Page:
Eleven more pilot whales found dead in Florida Keys
8 Dec 2013 | 7:26 pm
(Reuters) - Eleven more pilot whales were found dead in the lower Florida Keys on Sunday, believed to be from a pod of 51 that became stranded there last week, and authorities said chances were slim of finding the remaining whales alive. The pod of 51 short-finned pilot whales were first observed stranded on the edge of the Florida Everglades National Park on Tuesday. With the 11 whales found dead on Sunday, about six miles north of Sugar Loaf Key, a total of 22 have been confirmed dead, the U.S. Coast Guard said in a written statement. The Coast Guard said 29 whales remained missing, having last been seen alive on Friday.
Trapped Pilot Whales Heading Toward Sea Off Everglades
5 Dec 2013 | 4:46 pm
A group of pilot whales that wandered into a remote part of Everglades National Park in South Florida is now heading back toward the sea, according to government officials. Yesterday (Dec. 4), a group of 41 whales was found close to shore, in water as shallow as 3 feet (1 meter), which is dangerous for them — they are typically found in much deeper waters, said Blair Mase, a marine mammal specialist with the National Oceanic and Atmospheric Administration (NOAA) Fisheries service. A total of 10 of the pilot whales were reported dead yesterday, and that number has now climbed to 11, Mase said today during a telephone news conference. Today, crews from NOAA and the National Park Service helped guide the whales toward the sea by placing their crafts between the shore and the whales.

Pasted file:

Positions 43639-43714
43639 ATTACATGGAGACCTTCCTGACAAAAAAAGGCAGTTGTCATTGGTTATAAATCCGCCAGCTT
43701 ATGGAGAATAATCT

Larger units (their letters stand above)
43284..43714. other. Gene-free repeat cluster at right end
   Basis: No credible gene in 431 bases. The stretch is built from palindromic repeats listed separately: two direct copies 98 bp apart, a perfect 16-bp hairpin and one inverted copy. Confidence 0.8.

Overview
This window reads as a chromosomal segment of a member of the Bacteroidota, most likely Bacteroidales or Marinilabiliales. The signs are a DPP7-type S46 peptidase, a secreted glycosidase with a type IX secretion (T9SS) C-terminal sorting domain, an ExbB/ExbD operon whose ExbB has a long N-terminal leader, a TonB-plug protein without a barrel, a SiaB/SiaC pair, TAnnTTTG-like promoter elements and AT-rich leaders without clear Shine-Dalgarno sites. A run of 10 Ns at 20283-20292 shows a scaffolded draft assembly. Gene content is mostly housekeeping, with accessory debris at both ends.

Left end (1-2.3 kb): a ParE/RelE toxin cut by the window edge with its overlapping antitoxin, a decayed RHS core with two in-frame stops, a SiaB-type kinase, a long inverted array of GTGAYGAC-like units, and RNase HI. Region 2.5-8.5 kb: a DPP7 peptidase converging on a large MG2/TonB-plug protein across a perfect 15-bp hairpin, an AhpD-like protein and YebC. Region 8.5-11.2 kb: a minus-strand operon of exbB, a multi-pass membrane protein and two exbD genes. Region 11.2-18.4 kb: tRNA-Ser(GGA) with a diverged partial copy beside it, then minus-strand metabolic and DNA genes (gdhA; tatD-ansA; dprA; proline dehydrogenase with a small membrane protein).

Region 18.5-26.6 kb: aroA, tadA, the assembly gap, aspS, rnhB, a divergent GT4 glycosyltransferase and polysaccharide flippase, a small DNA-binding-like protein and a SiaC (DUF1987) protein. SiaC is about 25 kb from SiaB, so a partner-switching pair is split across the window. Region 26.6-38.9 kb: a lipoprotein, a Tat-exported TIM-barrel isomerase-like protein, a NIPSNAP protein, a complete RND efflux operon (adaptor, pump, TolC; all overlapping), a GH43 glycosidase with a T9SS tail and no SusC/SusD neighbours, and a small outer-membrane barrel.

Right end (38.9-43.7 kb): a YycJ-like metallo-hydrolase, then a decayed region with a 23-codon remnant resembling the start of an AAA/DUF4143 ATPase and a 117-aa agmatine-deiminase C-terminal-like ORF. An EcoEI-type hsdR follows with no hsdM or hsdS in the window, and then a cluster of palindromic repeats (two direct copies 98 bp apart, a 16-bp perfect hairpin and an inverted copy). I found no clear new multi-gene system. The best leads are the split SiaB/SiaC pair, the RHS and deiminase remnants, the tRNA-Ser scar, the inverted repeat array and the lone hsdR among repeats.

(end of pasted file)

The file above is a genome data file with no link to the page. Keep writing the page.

Pilot whales head back to sea after beaching in Florida
5 Dec 2013 | 4:37 pm
By Jane Sutton MIAMI (Reuters) - Most of the pilot whales that were stranded in the Florida Everglades swam into deeper water on Thursday while rescuers tried to chase the rest out to sea by banging on pipes and revving their boat engines. Wildlife workers had hoped the cacophony would encourage the whales to leave the shallow water where dozens of short-finned pilot whales were first sighted on Tuesday afternoon in a remote part of the Everglades National Park. The National Oceanic and Atmospheric Administration, or NOAA, said via Twitter that of the 51 whales originally stranded, 11 had died and five went missing overnight Wednesday. NOAA said the 35 swimming away were about 9 miles from shore, in about 18 feet of water, with about 10 or 15 miles to go before they reach deeper waters.
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4 Dec 2013 | 8:10 pm
Dozens of whales beached in Florida's Everglades, 10 die
4 Dec 2013 | 3:36 pm
By Jane Sutton MIAMI (Reuters) - Ten whales have died and rescuers were trying to save dozens more that beached in Everglades National Park in southwest Florida, park and wildlife officials said on Wednesday. Wildlife officers euthanized four whales because they could not be saved, the National Oceanic and Atmospheric Administration, or NOAA, said. NOAA said via Twitter that survival rates were typically low in such instances. The whales were first sighted on Tuesday afternoon in a remote part of the park near the Gulf of Mexico, park spokeswoman Linda Friar said.
Stealth Mode: Killer Whales Go Dark to Stalk Prey
4 Dec 2013 | 11:38 am